The original International Scout was a pig, a pile of iron propelled by about 90 horsepower moving through an unsynchronized three-speed transmission. So what happens when you drop in a 570 horsepower LS V8? No, seriously, I’m dying to know too, now that I see somebody has done it.
I woke up this morning to several emails and messages about this particular 1963 Scout for sale in my neighborhood. We don’t usually share random classified ads—who am I kidding, we do all the time—but this is an exceptional case.
I’ve seen off-road upgraded Scouts, near-concourse Scouts and LS-swapped Scouts, but this in on a whole new level of seriousness. That’s probably because the only thing “Scout” left on this thing is the badging and some bodywork. And even a bit of that has been custom fabricated with carbon fiber.
Regular readers will know I have a rusty spot in my heart for the International Scout. You may also remember that we tried (and eventually failed) to resurrect one just like this little monster.
Well. Not just like it. The engine in mine had precisely zero compression and the catastrophically decomposed body had been “repaired” with street signs riveted in place of missing panels.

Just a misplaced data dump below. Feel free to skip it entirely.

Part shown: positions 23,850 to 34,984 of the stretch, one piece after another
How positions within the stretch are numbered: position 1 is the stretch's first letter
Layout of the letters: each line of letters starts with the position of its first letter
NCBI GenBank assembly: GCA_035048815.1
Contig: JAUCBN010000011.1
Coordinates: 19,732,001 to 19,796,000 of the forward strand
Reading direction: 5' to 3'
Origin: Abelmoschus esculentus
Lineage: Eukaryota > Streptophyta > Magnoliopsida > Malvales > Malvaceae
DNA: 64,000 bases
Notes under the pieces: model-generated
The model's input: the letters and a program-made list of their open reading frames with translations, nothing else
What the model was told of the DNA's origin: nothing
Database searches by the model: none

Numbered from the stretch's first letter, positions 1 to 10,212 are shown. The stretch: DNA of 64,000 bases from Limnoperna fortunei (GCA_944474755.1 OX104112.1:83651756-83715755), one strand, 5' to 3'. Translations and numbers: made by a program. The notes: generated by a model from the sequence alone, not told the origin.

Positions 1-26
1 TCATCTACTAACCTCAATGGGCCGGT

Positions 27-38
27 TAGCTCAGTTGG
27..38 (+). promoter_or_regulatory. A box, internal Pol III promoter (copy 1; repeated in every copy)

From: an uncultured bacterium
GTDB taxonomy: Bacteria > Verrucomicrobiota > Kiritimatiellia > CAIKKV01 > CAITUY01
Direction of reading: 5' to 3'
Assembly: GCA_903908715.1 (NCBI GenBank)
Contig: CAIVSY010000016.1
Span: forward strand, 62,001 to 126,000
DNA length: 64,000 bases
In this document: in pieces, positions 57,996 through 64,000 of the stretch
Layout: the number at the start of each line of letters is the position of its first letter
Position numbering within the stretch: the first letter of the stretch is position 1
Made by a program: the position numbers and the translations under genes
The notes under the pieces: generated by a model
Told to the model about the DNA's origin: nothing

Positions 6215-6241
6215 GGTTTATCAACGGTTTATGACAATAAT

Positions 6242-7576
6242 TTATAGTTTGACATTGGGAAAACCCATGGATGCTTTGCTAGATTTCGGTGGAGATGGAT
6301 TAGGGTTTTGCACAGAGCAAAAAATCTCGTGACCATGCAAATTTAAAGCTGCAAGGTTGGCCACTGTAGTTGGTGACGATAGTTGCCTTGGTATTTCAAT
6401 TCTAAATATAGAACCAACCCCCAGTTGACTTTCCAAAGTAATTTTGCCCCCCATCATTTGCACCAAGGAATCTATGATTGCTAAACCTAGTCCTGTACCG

But this is pretty much the truck I would have built with just a little more time. Right, guys?
The ad calls this particular truck a “thousand plus man hour” build. Since it took me about a year to get the left blinker working and the driver’s side window to work on my Scout I pretty much believe it.
This rig’s sitting on completely custom suspension. Completely custom. Not some janky lift kit made from hockey pucks like the rest of us are running on our Scouts—the entire geometry of the truck has been rewritten with a legit multi-link setup a la a desert racing trophy truck with large coilovers all around. The seller says his truck is set up for 18 inches of travel but can be dialed to 20 up front and 30 in the back.
Behind the gauge cluster of a Corvette Z06 is a 6.2 liter LS3 V8, apparently ported to over 570 horsepower and 500 lb-ft of torque hooked up to a GM Turbo 400 transmission. For your reference, the original 2.5 liter International four-cylinder was factory rated to just shy of 100 horsepower on whatever scale the SAE was using in 1963.
The whole build sheet looks impressive for any privateer project and it’s downright ridiculous to see on a Scout.
In spite of having similar (cooler) style than a Ford Bronco, Chevy Blazer, any Land Rover or Toyota Land Cruiser the Scout is pretty much the least-loved of all classic SUVs. I know this because you can still buy one for the price of popcorn in a Hollywood movie theatre, a trend I hope continues at least long enough for me to buy two more.
I haven’t found any YouTube videos of it in action yet, but I dropped the seller a line in case he’s among you readers and wants to be friends.
Hat tip to Joel!